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Hoffmann, R. A wiki for the life sciences where authorship matters. Nature Genetics (2008)

The pain visual analog scale: is it linear or nonlinear?

The visual analog scale (VAS) is a tool widely used to measure pain, yet controversy surrounds whether the VAS score is ratio or ordinal data. We studied 52 postoperative patients and measured their pain intensity using the VAS. We then asked them to consider different amounts of pain (conceptually twice as much and then half as much) and asked them to repeat their VAS rating after each consideration (VAS2 and VAS3, respectively). Patients with unrelieved pain had their pain treated with IV fentanyl and were then asked to rate their pain intensity when they considered they had half as much pain. We compared the baseline VAS (VAS1) with VAS2 and VAS3. The mean (95% confidence interval) for VAS2:1 was 2.12 (1.81-2.43) and VAS3:1 was 0.45 (0.38-0.52). We conclude that the VAS is linear for mild-to-moderate pain, and the VAS score can be treated as ratio data. IMPLICATIONS: A change in the visual analog scale score represents a relative change in the magnitude of pain sensation. Use of the VAS in comparative analgesic trials can now meaningfully quantify differences in potency and efficacy.[1]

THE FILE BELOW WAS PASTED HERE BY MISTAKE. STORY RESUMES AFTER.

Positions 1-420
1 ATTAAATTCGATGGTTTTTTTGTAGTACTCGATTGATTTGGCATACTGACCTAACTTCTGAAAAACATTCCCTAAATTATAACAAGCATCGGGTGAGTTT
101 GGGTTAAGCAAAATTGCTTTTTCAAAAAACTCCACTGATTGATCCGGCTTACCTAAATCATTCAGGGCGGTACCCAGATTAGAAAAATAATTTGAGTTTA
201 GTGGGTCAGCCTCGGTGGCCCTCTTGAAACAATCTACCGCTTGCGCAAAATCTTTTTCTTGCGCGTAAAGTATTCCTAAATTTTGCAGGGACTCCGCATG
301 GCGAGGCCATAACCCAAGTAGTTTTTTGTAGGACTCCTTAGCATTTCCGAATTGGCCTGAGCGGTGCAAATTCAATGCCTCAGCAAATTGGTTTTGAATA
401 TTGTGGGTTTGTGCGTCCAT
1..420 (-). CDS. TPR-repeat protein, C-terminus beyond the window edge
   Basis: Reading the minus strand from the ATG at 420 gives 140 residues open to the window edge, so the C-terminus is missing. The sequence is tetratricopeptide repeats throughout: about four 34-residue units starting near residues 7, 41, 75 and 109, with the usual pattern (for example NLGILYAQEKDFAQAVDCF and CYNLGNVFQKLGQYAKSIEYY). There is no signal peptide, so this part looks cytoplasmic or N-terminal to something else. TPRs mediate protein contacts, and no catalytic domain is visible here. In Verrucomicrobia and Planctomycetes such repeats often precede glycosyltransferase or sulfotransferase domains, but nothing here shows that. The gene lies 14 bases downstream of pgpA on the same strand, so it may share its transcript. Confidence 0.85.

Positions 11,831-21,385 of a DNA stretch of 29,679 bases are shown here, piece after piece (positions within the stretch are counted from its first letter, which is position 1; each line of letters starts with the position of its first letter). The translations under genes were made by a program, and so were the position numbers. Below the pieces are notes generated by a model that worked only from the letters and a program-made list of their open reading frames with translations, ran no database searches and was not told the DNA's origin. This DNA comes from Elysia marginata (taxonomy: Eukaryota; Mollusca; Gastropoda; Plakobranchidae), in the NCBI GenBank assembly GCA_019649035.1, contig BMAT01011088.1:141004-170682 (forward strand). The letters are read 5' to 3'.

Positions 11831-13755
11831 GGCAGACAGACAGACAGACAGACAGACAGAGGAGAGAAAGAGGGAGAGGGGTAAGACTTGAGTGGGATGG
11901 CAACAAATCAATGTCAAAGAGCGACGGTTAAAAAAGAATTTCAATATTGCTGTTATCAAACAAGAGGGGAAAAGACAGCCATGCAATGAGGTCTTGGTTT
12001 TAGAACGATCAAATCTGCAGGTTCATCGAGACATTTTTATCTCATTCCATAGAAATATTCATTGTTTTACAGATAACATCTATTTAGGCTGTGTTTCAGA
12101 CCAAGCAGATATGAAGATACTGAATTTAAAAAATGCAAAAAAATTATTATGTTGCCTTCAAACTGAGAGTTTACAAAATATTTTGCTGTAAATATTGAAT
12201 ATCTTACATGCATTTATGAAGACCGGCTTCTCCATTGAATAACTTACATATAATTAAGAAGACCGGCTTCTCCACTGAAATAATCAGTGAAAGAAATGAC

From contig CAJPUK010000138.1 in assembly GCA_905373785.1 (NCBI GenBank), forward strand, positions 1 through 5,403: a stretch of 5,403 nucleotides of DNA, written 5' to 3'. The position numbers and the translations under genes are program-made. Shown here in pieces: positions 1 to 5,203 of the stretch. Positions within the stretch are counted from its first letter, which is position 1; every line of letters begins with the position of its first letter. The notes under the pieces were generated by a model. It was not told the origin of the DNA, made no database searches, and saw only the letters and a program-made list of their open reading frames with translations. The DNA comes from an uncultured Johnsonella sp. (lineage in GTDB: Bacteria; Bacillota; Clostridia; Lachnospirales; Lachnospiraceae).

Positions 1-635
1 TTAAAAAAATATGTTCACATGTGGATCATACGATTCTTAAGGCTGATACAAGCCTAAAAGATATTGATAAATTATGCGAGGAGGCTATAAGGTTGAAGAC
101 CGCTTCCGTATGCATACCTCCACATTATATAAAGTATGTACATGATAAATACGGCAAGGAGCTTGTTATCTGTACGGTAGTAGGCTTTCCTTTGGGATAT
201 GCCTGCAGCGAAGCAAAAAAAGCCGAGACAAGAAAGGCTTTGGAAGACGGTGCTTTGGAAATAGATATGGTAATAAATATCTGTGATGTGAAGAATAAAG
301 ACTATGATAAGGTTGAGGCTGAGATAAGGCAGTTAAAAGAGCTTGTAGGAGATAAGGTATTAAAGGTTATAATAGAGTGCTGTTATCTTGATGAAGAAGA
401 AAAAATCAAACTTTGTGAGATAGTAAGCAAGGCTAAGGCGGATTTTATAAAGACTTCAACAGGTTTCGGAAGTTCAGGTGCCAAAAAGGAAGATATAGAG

1. The pain visual analog scale: is it linear or nonlinear? Myles, P.S., Troedel, S., Boquest, M., Reeves, M. Anesth. Analg. (1999) [Pubmed]
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